ink review: j. herbin vert olive
June 08, 2010
J. Herbin Vert Olive should be an ink that’s the color of olives, but it is not. Instead, it is the color of extra virgin olive oil – an ephemeral, translucent yellow-green – as backlit by a fluorescent light. One could also describe it as the color of Mountain Dew. Either way, it’s a color found somewhere in one’s kitchen. Its level of saturation is very low, but it does exhibit a very high degree of shading in both fine and wide nibs.
Vert Olive is a very wet ink – akin to Vert Empire or Blue Myostosis. It flows well, of course, but tends to feather significantly on every paper I tested: it was most noticeable in my Ecosystem journal, which is a very absorbent paper, and least noticeable on Rhodia paper, which tends to be feather-resistant. Show-through was low on all papers, fortunately, and I noticed bleed-through only on the thin paper of a Moleskine cahier.
Dry time is exceptionally fast. On Ecosystem, Rhodia, and Moleskine papers, Vert Olive was dry in less than three seconds. Consequently, writing on an incline seemed to produce no noticeable increase in drying time compared to writing flat for this ink.
There are plenty of green inks that are suitable for business use, but Vert Olive isn’t one of them. I could see it being used for highlighting or possibly editing, but not for correspondence. It is difficult to read on both white and cream-colored paper; while it provides plenty of contrast, the color is so vibrant as to be tiring on the eyes.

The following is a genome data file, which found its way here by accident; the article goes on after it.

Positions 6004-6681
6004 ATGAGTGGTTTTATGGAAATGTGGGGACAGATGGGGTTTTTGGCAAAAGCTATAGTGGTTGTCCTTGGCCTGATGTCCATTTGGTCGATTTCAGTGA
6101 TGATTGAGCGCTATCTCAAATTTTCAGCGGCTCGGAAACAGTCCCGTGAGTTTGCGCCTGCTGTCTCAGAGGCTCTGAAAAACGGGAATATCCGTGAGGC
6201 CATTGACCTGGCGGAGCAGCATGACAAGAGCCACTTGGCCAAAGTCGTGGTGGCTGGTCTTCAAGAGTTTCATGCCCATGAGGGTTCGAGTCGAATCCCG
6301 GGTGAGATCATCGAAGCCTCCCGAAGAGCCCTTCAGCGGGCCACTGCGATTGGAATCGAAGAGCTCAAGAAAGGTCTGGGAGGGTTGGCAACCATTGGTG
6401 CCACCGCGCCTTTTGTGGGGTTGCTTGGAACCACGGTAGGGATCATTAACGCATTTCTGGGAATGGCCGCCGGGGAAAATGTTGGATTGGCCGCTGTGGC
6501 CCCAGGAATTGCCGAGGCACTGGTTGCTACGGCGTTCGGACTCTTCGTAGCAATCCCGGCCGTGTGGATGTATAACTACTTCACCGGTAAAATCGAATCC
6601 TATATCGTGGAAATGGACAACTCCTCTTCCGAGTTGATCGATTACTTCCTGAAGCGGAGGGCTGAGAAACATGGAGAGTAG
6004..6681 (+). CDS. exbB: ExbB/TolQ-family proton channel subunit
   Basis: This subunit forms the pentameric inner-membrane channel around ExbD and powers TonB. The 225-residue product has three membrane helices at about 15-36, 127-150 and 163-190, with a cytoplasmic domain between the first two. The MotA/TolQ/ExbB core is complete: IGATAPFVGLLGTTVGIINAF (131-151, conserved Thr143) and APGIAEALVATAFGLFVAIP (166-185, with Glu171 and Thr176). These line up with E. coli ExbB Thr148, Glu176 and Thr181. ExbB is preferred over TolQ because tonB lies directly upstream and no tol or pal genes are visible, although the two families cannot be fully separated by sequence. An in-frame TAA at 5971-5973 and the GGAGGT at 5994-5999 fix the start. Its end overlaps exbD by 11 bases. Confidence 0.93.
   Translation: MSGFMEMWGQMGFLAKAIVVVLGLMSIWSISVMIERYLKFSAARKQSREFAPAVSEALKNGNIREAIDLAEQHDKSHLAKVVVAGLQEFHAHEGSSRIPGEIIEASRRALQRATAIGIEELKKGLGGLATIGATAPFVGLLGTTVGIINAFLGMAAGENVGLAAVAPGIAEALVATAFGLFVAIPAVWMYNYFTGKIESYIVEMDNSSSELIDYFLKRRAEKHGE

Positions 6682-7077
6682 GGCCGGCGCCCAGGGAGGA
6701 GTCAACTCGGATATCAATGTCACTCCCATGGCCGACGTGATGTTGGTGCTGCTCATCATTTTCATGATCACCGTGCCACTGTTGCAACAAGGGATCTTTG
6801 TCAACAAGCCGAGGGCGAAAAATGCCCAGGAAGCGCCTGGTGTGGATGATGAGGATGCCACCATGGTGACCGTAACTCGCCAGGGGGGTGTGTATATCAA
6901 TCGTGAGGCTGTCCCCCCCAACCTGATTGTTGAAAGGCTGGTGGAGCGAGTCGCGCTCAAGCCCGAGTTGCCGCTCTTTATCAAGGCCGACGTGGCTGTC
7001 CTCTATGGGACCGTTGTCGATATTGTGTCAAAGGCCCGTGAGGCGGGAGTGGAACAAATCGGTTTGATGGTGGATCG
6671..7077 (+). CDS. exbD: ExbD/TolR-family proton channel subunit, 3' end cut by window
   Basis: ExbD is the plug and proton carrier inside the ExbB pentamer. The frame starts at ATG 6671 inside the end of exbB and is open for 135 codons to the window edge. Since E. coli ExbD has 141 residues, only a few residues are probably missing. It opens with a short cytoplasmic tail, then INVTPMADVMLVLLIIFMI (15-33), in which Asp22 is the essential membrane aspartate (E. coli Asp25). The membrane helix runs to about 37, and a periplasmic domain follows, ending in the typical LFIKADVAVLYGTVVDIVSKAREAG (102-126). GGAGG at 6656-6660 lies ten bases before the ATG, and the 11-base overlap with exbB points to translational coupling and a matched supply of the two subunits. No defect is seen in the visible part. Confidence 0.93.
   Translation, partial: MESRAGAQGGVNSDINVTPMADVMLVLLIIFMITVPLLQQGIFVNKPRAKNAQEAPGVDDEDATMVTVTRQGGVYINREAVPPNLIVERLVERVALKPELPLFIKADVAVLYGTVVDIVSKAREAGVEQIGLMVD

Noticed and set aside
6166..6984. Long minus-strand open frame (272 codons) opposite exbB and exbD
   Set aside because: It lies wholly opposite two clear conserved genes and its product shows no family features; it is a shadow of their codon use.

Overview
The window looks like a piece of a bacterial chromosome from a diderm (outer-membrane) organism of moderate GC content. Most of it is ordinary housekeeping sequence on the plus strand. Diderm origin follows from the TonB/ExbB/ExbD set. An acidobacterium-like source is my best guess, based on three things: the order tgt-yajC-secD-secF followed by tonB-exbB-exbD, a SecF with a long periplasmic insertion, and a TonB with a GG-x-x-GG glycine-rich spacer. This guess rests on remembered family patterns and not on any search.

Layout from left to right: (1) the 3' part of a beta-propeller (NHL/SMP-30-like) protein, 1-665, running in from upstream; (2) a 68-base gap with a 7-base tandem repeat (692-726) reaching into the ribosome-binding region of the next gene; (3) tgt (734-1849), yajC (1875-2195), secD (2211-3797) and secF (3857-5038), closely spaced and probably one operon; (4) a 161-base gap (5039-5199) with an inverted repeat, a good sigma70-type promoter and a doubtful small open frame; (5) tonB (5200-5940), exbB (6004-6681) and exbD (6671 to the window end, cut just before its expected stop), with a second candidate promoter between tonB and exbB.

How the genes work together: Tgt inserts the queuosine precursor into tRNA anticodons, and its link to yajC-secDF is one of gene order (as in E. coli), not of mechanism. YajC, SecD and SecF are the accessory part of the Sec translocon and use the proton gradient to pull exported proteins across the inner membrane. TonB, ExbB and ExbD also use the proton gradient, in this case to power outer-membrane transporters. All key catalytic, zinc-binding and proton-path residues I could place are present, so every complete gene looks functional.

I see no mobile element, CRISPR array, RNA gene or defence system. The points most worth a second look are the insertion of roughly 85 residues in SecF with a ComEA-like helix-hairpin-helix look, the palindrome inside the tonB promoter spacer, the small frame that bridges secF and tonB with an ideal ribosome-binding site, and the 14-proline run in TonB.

All of J. Herbin’s fountain pen inks come in a 30ml bottle with an integrated pen rest that is suitable for displaying on top of one’s desk.
While Vert Olive is a beautiful ink, due to its brilliant color I can only see using it for editing, highlighting, calligraphy, or other artistic endeavors.
Note on the scan: on my computer screen, the scan is slightly brighter than the actual ink, but only slightly. It is a very vibrant ink.
Review Materials: for this review, I used a Lamy 1.9mm steel calligraphy nib on a Lamy Joy pen for the wide strokes. The fine strokes were made using a Pelican M205 Demonstrator with a medium steel nib. The paper is Rhodia 80gsm. I also tested using a Moleskine cahier and an Ecosystem notebook.